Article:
- Reviewed Elsewhere
Nell Altizer, Patricia Angley, Lucia Aranda, Alana Bell, Judith Lütge Coullie, Michael Fassiotto, Lars Fischer, Theo Garneau, Noel Kent, John W. I. Lee, Gabriel Merle, and Barbara Bennett Peterson provided the entries for this issue.
Publications reviewed include ABC Libros, African Studies Review, American Imago, American Music, Australian Journal of Politics and History, Bryn Mawr Classical Review, CAUT Bulletin, Central European History, Civil War History, Classical World, Eighteenth-Century Life, Film History, French History, French Review, French Studies, Gender and History, (Toronto) Globe and Mail, Journal of Early Christian Studies, Journal of World History, Kritika: Explorations in Russian and Eurasian History, The Medieval Review, Der Mittelalter, Le Monde des Livres, New England Quarterly, The New Yorker, New York Times Book Review (NYTBR), NINE: A Journal of Baseball History and Culture, Notes, Opera News, El País, Presidential Studies Quarterly, Technology and Culture, Times Literary Supplement (TLS), Victorian Studies, Wilson Quarterly, and Women’s Review of Books; and from South Africa, All About Cats, Baobab, Bookchat, Business Day, The Citizen, City Press, Country Life, Drum, Financial Mail, Grocott’s Mail, Guardian, The Herald, KZN Literary Tourism, LGBE Bangladesh, LitNet, Mail and Guardian, PoliticsWeb, Scrutiny2, The Star: Tonight, The Sunday Independent, Tonight, and The Witness.
Abigail Adams. A Life. Woody Holton. New York: Free Press, 2009. xx + 484 pp. $30.00.
“I have always felt that the life of a biography is in the details, for it is the details that give the past a pulse and allow biography to become a prism of history. As Holton sets his portrait of Abigail Adams against the canvas of mid-eighteenth- to early-nineteenth-century history and the forming of a new nation, he provides a great amount of detail, but at times that detail overwhelms the narrative and hinders its flow. That said, Woody Holton’s meticulous research and documentation, his sympathetic and nuanced portrait of this bright, passionate, and resilient woman, and his thoughtful rendering of a turbulent time in our history give us a fuller and richer understanding . . . of the role that Abigail Adams played in the founding of our country and as a lifelong advocate of women’s rights.”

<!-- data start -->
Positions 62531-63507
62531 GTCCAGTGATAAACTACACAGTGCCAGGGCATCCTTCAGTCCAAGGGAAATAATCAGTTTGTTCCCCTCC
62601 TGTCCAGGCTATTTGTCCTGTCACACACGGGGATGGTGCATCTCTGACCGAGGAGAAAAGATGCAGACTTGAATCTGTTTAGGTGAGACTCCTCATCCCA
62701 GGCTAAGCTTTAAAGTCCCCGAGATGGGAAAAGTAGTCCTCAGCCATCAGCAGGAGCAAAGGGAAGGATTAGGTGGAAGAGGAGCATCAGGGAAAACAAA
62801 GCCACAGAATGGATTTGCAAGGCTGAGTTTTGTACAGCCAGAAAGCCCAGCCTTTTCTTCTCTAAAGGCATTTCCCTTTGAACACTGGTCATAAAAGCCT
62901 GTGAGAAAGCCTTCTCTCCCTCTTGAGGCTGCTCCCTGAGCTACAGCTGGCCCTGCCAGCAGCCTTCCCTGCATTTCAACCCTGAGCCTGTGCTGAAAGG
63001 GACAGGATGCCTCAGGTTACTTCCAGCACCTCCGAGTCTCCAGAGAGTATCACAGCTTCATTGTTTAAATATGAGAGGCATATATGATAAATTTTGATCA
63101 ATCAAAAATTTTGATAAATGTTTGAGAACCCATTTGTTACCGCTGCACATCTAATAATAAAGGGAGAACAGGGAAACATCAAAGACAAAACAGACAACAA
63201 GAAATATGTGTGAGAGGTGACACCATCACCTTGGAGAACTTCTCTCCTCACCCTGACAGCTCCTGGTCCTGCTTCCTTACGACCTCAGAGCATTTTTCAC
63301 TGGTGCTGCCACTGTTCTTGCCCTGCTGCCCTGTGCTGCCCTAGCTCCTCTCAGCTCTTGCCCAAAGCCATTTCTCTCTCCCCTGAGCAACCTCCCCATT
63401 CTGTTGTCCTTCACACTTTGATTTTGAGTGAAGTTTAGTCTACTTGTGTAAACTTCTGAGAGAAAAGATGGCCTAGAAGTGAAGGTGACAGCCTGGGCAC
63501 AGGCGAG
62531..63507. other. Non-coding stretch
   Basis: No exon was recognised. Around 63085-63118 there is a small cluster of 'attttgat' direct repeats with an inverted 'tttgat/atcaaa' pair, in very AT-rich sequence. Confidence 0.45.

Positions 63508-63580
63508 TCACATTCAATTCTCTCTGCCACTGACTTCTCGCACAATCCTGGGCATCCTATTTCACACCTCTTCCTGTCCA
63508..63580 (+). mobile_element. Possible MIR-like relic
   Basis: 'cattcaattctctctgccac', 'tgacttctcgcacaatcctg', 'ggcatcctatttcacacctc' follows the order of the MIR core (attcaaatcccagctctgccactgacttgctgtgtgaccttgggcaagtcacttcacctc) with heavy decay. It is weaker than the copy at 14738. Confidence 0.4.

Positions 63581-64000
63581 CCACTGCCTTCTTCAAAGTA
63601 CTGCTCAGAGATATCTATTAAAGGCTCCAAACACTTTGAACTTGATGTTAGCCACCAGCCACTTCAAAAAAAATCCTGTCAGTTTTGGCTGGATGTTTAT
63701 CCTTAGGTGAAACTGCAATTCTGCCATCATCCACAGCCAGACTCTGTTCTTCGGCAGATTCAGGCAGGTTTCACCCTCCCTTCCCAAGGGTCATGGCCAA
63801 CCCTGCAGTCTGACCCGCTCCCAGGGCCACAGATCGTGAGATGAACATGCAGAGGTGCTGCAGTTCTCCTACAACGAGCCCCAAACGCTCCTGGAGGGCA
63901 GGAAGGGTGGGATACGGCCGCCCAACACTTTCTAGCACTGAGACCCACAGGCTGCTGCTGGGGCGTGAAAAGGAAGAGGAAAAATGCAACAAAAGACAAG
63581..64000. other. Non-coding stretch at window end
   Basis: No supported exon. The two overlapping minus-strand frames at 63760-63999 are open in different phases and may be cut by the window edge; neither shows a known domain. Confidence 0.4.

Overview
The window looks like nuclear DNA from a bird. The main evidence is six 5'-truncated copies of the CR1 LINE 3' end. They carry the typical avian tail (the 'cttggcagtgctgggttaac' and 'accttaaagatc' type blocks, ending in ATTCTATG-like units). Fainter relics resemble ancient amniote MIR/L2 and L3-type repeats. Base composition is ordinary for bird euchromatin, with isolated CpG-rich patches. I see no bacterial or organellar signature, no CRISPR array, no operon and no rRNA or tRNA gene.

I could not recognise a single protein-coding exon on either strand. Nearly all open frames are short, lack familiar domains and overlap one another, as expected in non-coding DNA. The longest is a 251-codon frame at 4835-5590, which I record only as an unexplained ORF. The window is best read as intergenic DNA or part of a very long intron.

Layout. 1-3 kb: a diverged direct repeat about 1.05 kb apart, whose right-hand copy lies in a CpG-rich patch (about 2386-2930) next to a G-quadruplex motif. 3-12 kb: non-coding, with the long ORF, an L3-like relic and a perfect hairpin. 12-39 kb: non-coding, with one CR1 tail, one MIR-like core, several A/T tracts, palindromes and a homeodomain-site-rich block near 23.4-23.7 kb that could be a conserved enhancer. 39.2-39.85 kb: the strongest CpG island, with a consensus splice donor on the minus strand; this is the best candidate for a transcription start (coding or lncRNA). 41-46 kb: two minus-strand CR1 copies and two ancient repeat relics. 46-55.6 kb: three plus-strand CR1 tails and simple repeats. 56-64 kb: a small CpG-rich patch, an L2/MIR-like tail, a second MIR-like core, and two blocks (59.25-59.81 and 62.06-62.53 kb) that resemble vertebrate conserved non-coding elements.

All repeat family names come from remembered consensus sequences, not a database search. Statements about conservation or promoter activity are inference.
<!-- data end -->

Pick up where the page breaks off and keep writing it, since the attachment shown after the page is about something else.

Natalie Bober. New England Quarterly 83.3 (2010): 564–67.
First Family: Abigail and John. Joseph J. Ellis. New York: Knopf, 2010. 299 pp. $27.95. [End Page 188]
“On such a crowded playing field, a late-to-the-game work like ‘First Family’ could hope to distinguish itself only by bringing significant new findings to light or by narrating the couple’s shared biography in a particularly deft and persuasive way; ideally, it would do both. Unfortunately, ‘First Family’ accomplishes neither. Instead, it covers ground with which most Adams fans will already be familiar, and in a sloppy, inelegant manner that will leave admirers of Ellis’s previous books sorely disappointed.”
Caroline Weber. NYTBR, Nov. 7, 2010: 35.
Theodor W. Adorno: One Last Genius. Detlev Claussen. Cambridge: Harvard UP, 2008. vii + 440 pp. $35.00.
“Claussen’s work is unconventional because he declines to provide the sort of exhaustive, documentary treatment called for by the genre of definitive biography. . . . Rather, he gives us an Adorno whose life is mediated through Adorno’s own texts. Above all, it is an Adorno seen through the lens of his significant intellectual friendships, some well known (Max Horkheimer, Siegfried Kracauer), others underestimated (Hanns Eisler, Fritz Lang). . . . Most strikingly of all, in Claussen’s telling the Adorno who returned to the Federal Republic in the 1950s was not only the daunting philosopher . . . but also a decidedly public figure committed to helping to shape West Germany’s public culture. . . . The book’s highlight is its extended chapter on Adorno’s ‘Frankfurt Childhood around 1910.’”
John McCole. Central European History 43.3 (2010): 547–49.
Anna of All the Russias. The Life of Anna Akhamatova. Elaine Feinstein. London: Weidenfeld and Nicolson, 2005. xiv + 322 pp. £9.99.
“Although Akhmatova’s relatives and contemporaries are mostly dead and the possibility of finding any significantly new information about her is rather slim, over the last few...